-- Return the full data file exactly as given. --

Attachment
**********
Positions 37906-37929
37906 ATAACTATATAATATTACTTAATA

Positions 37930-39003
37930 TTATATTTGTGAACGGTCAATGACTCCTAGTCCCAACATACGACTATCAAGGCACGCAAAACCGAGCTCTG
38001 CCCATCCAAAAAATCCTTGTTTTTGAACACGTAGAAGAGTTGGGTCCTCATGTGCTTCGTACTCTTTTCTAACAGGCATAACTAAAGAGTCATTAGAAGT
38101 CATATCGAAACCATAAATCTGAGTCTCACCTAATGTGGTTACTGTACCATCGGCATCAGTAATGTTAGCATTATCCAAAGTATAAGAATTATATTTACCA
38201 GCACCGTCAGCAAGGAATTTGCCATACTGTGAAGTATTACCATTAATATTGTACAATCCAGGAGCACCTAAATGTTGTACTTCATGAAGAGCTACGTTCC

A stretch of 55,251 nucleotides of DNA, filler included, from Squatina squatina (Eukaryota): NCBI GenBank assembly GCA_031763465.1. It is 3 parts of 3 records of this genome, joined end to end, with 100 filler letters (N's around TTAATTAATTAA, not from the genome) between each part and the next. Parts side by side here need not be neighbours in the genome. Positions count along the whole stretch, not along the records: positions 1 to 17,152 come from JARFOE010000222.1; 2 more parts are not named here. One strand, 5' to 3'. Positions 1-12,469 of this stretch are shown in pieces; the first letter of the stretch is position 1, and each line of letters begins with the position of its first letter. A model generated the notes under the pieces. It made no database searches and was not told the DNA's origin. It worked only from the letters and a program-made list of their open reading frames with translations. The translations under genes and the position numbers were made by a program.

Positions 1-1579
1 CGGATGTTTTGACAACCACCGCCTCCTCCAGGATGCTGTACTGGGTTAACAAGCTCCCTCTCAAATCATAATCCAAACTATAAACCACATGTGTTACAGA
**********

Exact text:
Positions 37906-37929
37906 ATAACTATATAATATTACTTAATA

Positions 37930-39003
37930 TTATATTTGTGAACGGTCAATGACTCCTAGTCCCAACATACGACTATCAAGGCACGCAAAACCGAGCTCTG
38001 CCCATCCAAAAAATCCTTGTTTTTGAACACGTAGAAGAGTTGGGTCCTCATGTGCTTCGTACTCTTTTCTAACAGGCATAACTAAAGAGTCATTAGAAGT
38101 CATATCGAAACCATAAATCTGAGTCTCACCTAATGTGGTTACTGTACCATCGGCATCAGTAATGTTAGCATTATCCAAAGTATAAGAATTATATTTACCA
38201 GCACCGTCAGCAAGGAATTTGCCATACTGTGAAGTATTACCATTAATATTGTACAATCCAGGAGCACCTAAATGTTGTACTTCATGAAGAGCTACGTTCC

A stretch of 55,251 nucleotides of DNA, filler included, from Squatina squatina (Eukaryota): NCBI GenBank assembly GCA_031763465.1. It is 3 parts of 3 records of this genome, joined end to end, with 100 filler letters (N's around TTAATTAATTAA, not from the genome) between each part and the next. Parts side by side here need not be neighbours in the genome. Positions count along the whole stretch, not along the records: positions 1 to 17,152 come from JARFOE010000222.1; 2 more parts are not named here. One strand, 5' to 3'. Positions 1-12,469 of this stretch are shown in pieces; the first letter of the stretch is position 1, and each line of letters begins with the position of its first letter. A model generated the notes under the pieces. It made no database searches and was not told the DNA's origin. It worked only from the letters and a program-made list of their open reading frames with translations. The translations under genes and the position numbers were made by a program.

Positions 1-1579
1 CGGATGTTTTGACAACCACCGCCTCCTCCAGGATGCTGTACTGGGTTAACAAGCTCCCTCTCAAATCATAATCCAAACTATAAACCACATGTGTTACAGA